I purchased Embrilliance Essentials not long ago for the sole purpose of creating cut files for my Brother ScanNCut (for appliques). It works beautifully for such purposes and I talked about it here. Lucky for me, Embrilliance recently released a reasonably priced digitizing package as well called Stitch Artist. It works on both the Mac and the PC and comes, for the moment, in Level 1 and Level 2. I have been hoping to find an embroidery design package that is relatively easy and convenient to use so my husband can make all of the patches he’s ever dreamed of making. To this end, I purchased Level 2 and gave it a run-through. (For this review, I am using version 1.137 on a Mac running OS X 10.9.5, but as of today, there is a new version 1.138.)
Some of the most common things I do are: importing a background image to trace, creating lines for satin or running stitches, creating areas (including holes) for either applique or fill patterns. Sometimes I use “columns” when I want satin stitches that are not uniform in width. I also need ties and underlay. Lettering is also a must have.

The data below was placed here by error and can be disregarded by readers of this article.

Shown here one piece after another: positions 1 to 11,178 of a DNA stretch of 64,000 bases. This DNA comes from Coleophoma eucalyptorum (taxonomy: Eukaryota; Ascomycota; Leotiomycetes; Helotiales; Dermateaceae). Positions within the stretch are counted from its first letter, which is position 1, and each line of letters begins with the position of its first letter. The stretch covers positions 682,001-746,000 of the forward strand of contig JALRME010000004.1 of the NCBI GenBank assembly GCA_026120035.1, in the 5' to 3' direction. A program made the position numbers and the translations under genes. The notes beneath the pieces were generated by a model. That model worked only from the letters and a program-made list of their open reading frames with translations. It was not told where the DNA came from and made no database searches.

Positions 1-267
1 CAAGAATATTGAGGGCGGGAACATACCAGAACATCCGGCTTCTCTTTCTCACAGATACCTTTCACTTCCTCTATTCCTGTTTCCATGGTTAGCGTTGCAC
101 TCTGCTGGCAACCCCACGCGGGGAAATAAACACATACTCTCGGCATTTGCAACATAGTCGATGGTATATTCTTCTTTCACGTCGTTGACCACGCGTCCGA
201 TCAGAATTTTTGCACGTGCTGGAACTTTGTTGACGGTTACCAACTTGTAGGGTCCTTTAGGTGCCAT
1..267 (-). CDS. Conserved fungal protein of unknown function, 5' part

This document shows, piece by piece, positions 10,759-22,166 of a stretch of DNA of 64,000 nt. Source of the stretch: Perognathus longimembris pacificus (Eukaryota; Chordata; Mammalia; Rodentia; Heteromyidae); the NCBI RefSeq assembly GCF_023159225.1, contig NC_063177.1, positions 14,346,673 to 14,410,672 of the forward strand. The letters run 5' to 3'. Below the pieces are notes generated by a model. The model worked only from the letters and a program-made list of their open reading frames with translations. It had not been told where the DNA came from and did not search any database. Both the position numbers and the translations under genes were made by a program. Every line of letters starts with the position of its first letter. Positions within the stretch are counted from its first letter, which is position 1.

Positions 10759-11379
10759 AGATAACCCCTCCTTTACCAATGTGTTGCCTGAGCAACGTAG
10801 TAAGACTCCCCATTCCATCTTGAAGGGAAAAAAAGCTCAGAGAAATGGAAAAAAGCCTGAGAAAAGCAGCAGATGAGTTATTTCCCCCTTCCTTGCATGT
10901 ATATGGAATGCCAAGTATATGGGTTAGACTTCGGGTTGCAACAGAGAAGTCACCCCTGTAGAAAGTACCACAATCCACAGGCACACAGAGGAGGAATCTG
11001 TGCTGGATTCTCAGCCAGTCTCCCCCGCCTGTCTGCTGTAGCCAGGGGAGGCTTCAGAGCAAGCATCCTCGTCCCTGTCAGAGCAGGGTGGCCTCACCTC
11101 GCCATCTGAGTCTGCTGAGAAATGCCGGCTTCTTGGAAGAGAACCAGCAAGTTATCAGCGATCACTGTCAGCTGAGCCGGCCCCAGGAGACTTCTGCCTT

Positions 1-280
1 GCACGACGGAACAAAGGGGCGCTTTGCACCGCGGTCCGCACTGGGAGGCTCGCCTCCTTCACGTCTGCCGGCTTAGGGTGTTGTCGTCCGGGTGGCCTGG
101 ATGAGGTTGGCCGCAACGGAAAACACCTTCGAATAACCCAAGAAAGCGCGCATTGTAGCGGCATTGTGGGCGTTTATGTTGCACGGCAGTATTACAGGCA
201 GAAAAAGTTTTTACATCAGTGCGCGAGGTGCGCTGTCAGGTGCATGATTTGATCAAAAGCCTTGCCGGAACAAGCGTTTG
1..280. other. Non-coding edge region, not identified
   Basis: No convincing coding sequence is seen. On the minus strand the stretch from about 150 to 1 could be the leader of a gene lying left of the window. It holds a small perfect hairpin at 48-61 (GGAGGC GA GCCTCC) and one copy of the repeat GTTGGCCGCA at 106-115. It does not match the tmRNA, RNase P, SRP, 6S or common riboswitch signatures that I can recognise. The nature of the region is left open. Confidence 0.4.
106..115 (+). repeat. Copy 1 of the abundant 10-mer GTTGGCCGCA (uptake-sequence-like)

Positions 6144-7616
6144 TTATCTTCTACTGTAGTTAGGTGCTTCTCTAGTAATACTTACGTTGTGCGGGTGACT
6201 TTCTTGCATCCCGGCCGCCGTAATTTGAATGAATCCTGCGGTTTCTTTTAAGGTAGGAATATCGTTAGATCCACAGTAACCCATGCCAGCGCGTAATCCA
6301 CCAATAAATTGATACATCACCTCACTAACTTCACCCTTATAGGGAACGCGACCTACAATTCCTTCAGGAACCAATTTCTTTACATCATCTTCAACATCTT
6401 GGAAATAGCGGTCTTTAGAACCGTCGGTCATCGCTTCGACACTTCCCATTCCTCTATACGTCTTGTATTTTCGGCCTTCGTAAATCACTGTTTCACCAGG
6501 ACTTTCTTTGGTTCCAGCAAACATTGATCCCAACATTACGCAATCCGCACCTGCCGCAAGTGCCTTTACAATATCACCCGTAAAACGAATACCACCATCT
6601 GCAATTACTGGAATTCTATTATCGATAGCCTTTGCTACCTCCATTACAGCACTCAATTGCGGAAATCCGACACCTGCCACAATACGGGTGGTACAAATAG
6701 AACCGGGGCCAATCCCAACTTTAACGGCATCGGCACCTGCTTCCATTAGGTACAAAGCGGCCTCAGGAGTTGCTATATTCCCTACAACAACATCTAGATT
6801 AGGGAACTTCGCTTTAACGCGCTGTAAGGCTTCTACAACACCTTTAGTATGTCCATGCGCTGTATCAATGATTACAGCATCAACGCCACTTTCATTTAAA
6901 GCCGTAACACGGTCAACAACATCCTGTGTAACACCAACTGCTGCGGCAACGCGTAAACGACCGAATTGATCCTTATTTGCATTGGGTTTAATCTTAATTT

The Big Picture
The Stitch Artist screen is largely divided into four areas: the Design Page, the Objects pane, the Properties pane, and the Toolbar / Tool Pane. The Design Page is where your overall design is shown. The Objects pane contains a list of all stitched “objects”. An object can be a background image, a line or shape that you have not converted to a stitched object, or a stitched object such as a filled region. The Properties pane lets you change various aspects of the selected stitched object, such as the color or the width of the satin stitch or the fill pattern for a region. The Toolbar lets you switch back and forth between the Design Creation mode and the many other modes that Embrilliance has supported for a long time.